On August 14, 1862, George Livermore, an historian, rare book collector and abolitionist from Cambridge, gave a lecture at the Massachusetts Historical Society titled “An Historical Research Regarding the Opinions of the Founders of the Republic on Negroes as Slaves, as Citizens and as Soldiers.” In his lecture, also published that year, Mr. Livermore argued that the Founding Fathers considered black men capable of bearing arms and fighting for independence and therefore they should also be allowed to fight for the Union cause in the Civil War then underway.
Massachusetts Senator Charles Sumner gave President Lincoln a copy of Livermore’s lecture, and it is said that Livermore’s arguments influenced Lincoln when he was drafting the Emancipation Proclamation in the fall of 1862. A few month’s later, through Sumner’s offices, the pen with which President Lincoln signed the Emancipation Proclamation was given to George Livermore. (It is currently on display at the Massachusetts Historical Society).
Although Lincoln disappointed Sumner by moving deliberately toward introducing uniformed black soldiers into the Union Army, his administration responded positively when, in January 1863, Massachusetts’ abolitionist war Governor, Hingham’s own John Albion Andrew, lobbied for leave to raise a black regiment. The Massachusetts 54th Infantry Regiment was the first to be comprised of black volunteers, from Massachusetts and other states.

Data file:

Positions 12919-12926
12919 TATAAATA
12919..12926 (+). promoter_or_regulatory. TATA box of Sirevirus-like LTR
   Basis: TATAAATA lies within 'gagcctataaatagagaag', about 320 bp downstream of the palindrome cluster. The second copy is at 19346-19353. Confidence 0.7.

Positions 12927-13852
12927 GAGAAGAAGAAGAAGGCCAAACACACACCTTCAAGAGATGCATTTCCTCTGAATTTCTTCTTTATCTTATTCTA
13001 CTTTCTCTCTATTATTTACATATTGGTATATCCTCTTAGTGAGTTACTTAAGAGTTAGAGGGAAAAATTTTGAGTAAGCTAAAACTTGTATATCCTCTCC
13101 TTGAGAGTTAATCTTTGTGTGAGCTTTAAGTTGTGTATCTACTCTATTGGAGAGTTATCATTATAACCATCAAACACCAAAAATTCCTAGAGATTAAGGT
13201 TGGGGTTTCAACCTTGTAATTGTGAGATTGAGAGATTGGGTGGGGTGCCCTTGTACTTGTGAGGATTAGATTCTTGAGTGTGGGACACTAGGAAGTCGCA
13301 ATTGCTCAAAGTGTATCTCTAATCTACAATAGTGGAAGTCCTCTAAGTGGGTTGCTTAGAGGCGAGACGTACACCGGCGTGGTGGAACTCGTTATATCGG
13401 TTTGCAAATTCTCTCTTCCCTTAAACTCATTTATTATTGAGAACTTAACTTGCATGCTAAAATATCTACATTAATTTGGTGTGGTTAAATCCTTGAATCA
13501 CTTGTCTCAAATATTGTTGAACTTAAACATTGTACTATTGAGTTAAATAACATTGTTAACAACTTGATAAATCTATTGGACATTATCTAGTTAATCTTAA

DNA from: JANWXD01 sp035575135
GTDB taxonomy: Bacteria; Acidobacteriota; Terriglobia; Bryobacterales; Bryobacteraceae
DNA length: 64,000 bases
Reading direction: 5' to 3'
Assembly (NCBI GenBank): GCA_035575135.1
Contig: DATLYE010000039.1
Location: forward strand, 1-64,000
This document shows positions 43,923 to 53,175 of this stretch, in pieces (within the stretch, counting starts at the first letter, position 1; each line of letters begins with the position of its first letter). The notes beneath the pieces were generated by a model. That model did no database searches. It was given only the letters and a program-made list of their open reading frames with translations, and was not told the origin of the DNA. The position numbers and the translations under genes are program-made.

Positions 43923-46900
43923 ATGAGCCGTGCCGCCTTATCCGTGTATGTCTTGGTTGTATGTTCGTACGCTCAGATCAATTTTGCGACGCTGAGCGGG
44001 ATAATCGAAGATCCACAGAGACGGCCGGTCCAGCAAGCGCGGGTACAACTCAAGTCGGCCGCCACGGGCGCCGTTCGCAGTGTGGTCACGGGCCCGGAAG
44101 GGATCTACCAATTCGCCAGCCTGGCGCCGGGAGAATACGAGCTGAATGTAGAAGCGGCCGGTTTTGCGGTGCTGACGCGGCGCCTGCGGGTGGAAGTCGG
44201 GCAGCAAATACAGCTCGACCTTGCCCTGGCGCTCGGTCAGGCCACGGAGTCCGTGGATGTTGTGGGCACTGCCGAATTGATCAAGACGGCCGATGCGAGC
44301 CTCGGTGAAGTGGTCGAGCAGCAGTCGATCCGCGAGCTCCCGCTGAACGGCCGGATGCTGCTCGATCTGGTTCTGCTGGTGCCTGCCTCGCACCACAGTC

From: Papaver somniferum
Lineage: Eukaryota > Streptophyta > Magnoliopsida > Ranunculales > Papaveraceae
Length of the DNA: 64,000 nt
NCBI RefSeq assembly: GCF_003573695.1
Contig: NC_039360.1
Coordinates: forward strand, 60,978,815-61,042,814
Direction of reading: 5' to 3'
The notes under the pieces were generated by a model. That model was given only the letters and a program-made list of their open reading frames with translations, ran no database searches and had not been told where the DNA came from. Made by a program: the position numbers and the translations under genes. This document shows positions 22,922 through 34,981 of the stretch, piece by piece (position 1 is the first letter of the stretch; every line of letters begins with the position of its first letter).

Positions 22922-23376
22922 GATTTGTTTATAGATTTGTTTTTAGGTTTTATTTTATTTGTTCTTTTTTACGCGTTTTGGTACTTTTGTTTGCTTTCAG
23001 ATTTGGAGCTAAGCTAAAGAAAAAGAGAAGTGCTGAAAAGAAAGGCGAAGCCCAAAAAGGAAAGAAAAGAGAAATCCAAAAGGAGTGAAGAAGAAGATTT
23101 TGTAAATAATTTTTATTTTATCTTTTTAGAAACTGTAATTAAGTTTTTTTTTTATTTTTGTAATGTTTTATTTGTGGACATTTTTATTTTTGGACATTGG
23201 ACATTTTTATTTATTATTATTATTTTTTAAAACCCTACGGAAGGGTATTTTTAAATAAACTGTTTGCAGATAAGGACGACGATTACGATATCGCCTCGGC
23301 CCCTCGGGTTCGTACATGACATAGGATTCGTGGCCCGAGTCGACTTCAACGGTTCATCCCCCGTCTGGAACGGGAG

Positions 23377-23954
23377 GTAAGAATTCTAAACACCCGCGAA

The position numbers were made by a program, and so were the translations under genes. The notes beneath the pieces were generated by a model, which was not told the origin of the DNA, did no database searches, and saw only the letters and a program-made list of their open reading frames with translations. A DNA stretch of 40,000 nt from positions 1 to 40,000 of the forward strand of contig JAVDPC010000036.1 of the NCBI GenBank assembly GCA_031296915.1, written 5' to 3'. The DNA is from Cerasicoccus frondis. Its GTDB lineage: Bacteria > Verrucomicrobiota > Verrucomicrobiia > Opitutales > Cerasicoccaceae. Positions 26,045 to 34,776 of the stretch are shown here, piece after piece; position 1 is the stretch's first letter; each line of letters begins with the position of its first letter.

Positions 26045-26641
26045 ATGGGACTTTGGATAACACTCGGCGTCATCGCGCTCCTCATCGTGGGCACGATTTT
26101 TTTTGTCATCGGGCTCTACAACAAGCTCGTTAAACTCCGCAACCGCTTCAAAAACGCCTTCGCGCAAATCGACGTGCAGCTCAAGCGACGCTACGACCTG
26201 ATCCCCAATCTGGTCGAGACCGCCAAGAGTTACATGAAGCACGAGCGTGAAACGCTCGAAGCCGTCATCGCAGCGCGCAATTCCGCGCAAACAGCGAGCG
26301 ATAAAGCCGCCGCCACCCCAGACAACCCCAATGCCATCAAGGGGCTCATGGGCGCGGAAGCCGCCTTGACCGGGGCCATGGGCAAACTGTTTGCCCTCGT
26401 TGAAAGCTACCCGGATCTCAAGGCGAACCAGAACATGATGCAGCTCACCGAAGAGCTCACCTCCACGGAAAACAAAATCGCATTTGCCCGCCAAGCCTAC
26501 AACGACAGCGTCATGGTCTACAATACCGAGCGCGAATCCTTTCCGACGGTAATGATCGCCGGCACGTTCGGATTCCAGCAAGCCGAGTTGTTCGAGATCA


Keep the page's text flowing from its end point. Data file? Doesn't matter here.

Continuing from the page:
Was Governor Andrew at the Massachusetts Historical Society when Mr. Livermore gave his lecture? Did Sumner or Livermore send Andrew a copy? Either way, it is fitting that one of the books in our collection from Governor Andrews’ library is his copy of “An Historical Research,” making the case for black soldiers and citizens, inscribed for him by the author.
[…] the Lincoln administration to allow free men of African descent to enlist in the Union Army, Governor Andrew was allowed to form the 54th and 55th Massachusetts Volunteer Infantry Regiments. Their impressive […]